the politics of power succession can most reflect the nature of elite politics, although elite politics takes place in different political contexts. Power succession is the core of Chinese elite politics. bitter political struggles that resulted from power succession occurred and plunged the country into chaos, as in the cases of his appointed successors Liu Shaoqi and Lin Biao. power succession during the Deng era also did not go smoothly.
The party leadership after Deng has made enormous efforts in institutionalising elite politics. Many formal institutions have been established, but informal rules continue to play a role in handling power succession. The case study of Xi shows that Hu Jintao, just like his predecessor Jiang Zemin, cannot dictate in choosing his own success, so he had to appeal to other means in handling power succession. the chosen successor usually faces two major challenges, namely, managing his/her relations with the existing leader, and developing a broad network of political support
Power succession presents an existential threat to the CCP.

prior to the 17th Party Congress, the CPC Central Organisation Department held a tentative election among provincial/ministerial level-and-above officials, asking them to vote on candidates of Political Bureau Standing Committee Members. For the purpose of political stability,


Hu and other leaders accepted the election results, implying that votes are

important in deciding future leaders of the Party.


While one still does not know what actually happened to the so-called

“democratic process of electing the new party leadership”, it is certainly true,

as the report stated, that for the first time, the participants of the Central

Committee’s plenary session could recommend the candidates of the Political

Bureau members.

The farewell to the strong-man politics has pushed forward China’s leadership structure in an increasingly power-sharing direction that facilitates intra-party consultations, bargaining or even polls in secret behind closed doors.

The weaker the top leader is, the more he will rely on “collective decision-making” ( jiti juece) when appointing successors and enacting national strategies.
How did Xi win?
Xi was selected because he was acceptable to various factions inside the Party

due to a number of factors, including his special family background, unique

Xi’s local political performance (zhengji ) in Fujian and Zhejiang Province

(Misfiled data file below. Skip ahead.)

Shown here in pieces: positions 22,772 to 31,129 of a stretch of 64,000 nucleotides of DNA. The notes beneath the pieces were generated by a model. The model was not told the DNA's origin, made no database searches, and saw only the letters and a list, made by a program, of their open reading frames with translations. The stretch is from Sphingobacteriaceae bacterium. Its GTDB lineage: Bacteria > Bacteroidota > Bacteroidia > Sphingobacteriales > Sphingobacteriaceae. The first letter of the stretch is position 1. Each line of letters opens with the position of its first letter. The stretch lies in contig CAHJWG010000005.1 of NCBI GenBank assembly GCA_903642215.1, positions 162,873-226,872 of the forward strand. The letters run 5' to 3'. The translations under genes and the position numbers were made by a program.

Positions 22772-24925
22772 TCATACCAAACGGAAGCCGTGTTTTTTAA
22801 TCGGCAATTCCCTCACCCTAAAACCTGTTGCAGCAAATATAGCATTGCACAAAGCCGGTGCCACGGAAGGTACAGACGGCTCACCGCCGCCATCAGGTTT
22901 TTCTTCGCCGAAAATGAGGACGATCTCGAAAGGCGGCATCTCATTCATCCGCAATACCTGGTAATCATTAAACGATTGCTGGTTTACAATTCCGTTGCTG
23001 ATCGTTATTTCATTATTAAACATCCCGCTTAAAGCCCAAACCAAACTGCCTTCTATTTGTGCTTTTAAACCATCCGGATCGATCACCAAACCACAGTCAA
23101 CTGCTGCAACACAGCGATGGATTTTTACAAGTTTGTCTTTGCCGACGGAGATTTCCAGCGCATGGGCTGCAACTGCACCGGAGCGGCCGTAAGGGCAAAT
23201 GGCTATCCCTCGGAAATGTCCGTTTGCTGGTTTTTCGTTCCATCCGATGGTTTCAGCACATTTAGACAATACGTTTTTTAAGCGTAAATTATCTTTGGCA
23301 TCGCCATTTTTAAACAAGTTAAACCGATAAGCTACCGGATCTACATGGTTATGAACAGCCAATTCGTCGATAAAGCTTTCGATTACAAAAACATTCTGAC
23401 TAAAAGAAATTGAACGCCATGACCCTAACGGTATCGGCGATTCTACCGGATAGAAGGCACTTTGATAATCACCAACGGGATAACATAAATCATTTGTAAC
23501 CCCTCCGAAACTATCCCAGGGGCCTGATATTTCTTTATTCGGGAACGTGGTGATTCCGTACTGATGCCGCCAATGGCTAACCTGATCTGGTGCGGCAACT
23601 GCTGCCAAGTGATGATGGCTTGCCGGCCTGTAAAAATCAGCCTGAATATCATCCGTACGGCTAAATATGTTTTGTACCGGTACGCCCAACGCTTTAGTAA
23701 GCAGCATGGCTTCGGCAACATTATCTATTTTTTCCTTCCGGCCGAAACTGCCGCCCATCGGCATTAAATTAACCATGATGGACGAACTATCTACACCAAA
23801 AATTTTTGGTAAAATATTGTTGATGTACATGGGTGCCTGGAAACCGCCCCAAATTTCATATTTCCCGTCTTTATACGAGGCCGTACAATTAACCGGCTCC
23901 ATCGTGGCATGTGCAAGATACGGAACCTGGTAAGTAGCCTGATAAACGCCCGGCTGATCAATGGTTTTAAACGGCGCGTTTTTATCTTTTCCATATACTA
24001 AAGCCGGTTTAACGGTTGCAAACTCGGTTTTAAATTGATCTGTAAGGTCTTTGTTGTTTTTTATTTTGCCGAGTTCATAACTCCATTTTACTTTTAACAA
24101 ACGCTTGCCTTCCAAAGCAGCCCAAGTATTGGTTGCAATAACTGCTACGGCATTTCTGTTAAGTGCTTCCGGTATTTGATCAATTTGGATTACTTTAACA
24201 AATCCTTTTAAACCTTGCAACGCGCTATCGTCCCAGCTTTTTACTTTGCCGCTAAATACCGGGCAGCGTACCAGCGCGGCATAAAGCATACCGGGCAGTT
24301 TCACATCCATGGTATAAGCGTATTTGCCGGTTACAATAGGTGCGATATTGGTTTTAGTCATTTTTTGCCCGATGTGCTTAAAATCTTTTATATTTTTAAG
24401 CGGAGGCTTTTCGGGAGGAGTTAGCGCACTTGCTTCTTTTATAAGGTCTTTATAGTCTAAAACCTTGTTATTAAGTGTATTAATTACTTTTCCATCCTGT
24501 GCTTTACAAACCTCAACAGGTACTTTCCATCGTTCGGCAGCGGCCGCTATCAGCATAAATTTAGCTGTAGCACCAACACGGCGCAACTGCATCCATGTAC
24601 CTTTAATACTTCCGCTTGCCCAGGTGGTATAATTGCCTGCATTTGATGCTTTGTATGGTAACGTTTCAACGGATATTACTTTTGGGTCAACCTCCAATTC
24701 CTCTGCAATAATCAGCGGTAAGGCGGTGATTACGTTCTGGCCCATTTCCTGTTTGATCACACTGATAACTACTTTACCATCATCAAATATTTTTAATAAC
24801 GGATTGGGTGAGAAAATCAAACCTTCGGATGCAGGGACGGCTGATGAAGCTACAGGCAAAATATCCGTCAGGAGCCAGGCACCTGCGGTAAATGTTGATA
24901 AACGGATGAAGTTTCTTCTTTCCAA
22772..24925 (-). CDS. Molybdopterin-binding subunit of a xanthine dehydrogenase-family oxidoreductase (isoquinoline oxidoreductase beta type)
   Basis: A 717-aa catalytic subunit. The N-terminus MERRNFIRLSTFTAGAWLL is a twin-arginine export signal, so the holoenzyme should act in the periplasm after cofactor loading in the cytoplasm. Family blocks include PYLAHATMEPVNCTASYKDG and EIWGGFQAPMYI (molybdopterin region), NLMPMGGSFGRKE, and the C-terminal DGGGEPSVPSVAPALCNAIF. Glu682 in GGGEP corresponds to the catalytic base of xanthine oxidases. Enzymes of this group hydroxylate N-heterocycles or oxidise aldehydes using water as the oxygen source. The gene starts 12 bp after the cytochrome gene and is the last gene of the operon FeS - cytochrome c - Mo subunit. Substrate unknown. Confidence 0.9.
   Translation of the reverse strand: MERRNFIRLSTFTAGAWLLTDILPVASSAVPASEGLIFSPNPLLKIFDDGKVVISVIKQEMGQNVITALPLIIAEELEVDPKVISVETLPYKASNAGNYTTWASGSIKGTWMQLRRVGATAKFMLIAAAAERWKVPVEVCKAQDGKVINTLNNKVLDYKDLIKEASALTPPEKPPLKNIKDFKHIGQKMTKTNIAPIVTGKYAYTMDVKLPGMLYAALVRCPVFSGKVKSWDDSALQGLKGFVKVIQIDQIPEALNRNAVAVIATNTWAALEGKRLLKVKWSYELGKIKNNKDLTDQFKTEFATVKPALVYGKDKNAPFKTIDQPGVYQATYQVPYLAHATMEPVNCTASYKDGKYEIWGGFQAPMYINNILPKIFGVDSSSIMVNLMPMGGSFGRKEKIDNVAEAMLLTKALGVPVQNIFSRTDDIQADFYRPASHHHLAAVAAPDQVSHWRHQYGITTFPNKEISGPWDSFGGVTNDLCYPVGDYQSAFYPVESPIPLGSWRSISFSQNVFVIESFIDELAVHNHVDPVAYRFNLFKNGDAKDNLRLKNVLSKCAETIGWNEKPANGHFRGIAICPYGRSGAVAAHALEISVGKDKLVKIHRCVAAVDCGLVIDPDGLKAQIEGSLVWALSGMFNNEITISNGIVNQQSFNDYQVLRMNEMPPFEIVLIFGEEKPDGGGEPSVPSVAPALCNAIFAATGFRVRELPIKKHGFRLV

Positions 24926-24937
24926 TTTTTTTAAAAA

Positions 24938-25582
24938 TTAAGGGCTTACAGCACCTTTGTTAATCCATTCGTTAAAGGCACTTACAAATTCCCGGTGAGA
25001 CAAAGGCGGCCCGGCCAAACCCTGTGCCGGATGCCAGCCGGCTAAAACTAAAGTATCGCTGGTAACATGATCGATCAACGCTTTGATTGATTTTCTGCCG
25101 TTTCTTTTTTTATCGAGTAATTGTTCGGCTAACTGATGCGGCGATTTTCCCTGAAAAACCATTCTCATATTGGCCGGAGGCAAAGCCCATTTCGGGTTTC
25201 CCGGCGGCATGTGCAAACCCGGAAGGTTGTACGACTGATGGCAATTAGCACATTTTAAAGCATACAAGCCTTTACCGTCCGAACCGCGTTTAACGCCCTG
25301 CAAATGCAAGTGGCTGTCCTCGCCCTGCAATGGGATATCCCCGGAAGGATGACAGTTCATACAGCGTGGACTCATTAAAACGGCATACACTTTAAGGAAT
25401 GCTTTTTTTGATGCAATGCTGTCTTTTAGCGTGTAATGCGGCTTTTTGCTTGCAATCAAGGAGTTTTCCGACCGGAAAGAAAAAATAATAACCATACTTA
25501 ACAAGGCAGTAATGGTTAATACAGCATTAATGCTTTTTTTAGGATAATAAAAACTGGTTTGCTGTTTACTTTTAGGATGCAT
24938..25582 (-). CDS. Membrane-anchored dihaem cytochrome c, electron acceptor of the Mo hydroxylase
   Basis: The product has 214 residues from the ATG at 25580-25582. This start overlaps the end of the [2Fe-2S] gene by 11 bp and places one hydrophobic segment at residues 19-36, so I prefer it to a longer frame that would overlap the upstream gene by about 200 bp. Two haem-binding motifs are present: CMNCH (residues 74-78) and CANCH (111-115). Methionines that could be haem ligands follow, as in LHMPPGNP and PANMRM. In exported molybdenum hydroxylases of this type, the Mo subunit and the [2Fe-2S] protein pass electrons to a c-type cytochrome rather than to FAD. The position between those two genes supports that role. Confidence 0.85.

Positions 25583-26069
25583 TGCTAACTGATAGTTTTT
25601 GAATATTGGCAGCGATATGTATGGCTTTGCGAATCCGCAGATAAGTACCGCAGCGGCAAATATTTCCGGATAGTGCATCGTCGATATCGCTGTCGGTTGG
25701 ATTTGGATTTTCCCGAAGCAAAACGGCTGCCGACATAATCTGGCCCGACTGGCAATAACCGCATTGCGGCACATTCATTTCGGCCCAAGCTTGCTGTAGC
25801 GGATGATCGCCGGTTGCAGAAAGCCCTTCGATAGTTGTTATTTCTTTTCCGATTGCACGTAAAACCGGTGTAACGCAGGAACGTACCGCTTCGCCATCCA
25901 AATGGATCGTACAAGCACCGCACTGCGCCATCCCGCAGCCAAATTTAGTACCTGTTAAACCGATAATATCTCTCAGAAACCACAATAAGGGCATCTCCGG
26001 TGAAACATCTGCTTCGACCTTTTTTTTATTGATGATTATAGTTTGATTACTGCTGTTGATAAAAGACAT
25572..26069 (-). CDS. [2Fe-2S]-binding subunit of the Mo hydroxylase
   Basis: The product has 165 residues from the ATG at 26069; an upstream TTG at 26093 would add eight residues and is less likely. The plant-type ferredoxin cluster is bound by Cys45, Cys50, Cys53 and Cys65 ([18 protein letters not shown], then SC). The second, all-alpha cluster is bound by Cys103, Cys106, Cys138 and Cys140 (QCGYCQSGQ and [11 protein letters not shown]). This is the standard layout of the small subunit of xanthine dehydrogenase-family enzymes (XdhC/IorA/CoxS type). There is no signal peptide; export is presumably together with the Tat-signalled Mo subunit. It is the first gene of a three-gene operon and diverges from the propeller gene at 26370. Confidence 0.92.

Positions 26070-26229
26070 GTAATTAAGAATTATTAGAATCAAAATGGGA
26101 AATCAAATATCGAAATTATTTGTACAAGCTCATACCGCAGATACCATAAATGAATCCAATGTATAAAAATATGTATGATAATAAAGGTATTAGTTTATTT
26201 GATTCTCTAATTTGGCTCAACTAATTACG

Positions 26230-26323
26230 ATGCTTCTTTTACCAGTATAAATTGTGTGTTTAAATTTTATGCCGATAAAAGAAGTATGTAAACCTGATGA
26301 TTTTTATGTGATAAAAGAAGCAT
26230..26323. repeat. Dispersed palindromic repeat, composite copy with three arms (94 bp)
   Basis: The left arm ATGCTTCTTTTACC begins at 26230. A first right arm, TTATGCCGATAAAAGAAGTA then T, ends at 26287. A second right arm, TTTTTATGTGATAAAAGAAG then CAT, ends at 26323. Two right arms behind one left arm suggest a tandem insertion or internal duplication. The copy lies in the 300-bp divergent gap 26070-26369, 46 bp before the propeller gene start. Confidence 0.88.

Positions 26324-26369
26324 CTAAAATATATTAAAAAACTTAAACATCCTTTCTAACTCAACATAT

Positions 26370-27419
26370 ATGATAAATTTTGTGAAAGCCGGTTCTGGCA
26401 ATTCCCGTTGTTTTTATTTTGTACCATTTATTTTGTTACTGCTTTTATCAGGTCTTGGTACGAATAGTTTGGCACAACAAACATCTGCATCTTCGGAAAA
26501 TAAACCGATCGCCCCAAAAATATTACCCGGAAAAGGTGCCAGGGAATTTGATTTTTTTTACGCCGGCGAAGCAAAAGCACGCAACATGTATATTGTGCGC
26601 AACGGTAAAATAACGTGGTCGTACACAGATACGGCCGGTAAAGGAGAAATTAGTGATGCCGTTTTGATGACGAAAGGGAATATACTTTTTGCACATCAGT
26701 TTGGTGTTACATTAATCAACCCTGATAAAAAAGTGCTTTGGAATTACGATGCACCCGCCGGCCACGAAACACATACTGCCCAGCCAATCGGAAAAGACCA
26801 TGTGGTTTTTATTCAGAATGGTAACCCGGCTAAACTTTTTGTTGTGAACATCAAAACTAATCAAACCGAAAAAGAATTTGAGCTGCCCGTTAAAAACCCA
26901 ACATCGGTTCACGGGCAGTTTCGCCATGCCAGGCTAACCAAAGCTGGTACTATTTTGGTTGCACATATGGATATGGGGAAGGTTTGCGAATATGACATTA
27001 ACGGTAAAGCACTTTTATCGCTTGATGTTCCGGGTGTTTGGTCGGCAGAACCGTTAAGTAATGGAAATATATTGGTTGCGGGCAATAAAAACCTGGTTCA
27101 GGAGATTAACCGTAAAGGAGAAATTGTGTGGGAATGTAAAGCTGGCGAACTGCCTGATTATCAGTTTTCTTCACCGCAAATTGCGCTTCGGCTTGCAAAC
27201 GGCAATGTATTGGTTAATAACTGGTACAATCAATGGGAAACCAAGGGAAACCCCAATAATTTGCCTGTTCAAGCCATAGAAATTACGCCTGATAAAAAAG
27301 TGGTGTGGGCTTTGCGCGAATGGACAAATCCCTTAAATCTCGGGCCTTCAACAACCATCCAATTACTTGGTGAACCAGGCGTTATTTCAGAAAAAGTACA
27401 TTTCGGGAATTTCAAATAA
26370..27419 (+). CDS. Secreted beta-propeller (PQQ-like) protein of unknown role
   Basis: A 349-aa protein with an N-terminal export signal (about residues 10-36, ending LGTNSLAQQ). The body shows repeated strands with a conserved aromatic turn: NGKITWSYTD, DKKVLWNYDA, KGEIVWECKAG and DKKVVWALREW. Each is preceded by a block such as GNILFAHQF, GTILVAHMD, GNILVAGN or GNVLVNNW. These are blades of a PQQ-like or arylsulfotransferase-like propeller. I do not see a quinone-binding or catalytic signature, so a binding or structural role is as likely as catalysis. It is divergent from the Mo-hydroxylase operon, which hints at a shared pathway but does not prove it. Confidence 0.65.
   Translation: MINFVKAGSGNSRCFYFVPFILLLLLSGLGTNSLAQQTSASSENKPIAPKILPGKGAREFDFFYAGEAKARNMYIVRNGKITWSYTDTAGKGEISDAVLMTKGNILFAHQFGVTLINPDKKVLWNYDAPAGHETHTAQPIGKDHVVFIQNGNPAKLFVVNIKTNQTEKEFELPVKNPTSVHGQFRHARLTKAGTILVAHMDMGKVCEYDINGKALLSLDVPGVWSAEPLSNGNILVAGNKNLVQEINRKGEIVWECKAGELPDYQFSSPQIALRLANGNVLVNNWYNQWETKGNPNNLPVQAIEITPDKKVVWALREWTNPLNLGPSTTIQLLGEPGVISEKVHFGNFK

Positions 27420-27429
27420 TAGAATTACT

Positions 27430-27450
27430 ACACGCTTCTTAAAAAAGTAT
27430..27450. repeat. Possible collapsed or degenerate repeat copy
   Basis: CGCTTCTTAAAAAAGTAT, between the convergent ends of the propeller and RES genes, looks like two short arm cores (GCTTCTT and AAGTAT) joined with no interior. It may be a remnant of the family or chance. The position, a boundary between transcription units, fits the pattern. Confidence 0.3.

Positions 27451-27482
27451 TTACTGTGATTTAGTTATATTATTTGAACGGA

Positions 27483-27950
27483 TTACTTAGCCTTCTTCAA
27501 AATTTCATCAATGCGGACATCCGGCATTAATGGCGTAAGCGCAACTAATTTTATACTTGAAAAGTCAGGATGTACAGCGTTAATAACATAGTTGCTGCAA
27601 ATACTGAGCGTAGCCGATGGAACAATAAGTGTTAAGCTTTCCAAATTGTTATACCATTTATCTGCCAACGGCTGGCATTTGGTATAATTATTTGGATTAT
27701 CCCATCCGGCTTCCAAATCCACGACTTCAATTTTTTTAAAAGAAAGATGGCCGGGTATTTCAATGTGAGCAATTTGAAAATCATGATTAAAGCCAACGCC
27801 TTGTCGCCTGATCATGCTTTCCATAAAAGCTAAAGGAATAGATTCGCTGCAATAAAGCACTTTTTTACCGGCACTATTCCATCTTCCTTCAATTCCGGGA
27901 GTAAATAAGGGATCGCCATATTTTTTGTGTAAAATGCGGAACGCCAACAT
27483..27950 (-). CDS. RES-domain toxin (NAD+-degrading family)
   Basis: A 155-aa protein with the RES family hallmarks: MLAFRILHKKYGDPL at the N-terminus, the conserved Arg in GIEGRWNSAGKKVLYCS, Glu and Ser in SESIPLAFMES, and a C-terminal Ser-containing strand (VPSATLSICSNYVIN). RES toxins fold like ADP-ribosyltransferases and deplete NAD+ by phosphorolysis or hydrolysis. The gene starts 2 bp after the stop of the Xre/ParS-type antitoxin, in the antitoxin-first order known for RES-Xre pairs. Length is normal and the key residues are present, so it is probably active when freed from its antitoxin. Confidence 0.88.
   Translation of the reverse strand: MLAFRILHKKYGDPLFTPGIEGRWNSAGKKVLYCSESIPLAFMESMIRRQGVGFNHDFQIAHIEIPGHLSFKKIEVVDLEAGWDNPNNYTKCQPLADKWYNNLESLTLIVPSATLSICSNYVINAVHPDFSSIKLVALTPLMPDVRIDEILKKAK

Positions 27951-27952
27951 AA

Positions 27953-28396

was particularly important for his entry into the Political Bureau. He spent

17 years in Fujian, starting from the Vice Mayor of Xiamen City in 1985

to Party Secretary of Ningde, Fuzhou to finally the Governor of Fujian.
Xiamen was one of China’s four special economic zones in the 1980s with

a relatively developed economy and special policy treatment from the central

government, while Ningde was the poorest region in Fujian Province. In the

CPC’s increasingly-institutionalised elite management system that puts more

focus on cadres’ performance and experience, such governing experiences in

both rich and poor regions have become important for officials to be promoted



to higher positions.Keqiang,
Xi has special political capital: his close connection with Party patriarchs, his long-time working experience in coastal provinces — China’s economic powerhouse, and his skills in dealing with foreign, Hong Kong and Taiwan business people. Xi accumulated abundant local grass-roots working experience that the leadership values, which Li Keqiang lacks.

Shanghai was the last stopover before Xi entered the Political Bureau. He

was shifted to Shanghai to fill the power vacancy after former Shanghai Party

Secretary Chen Liangyu and his faction were purged and jailed due to chain

corruptions caused by a pension fund scandal. During the seven-month short

stay, Xi helped mop up Shanghai, and reportedly called on officials to declare

their assets when he took over in Shanghai.
The appointments of the CCYL and taizidang political figures are favourable for Hu Jintao. Although Hu’s power base is the CCYL, he also has the strong support from the taizidang, especially old revolutionaries.
Directory: tlairson -> china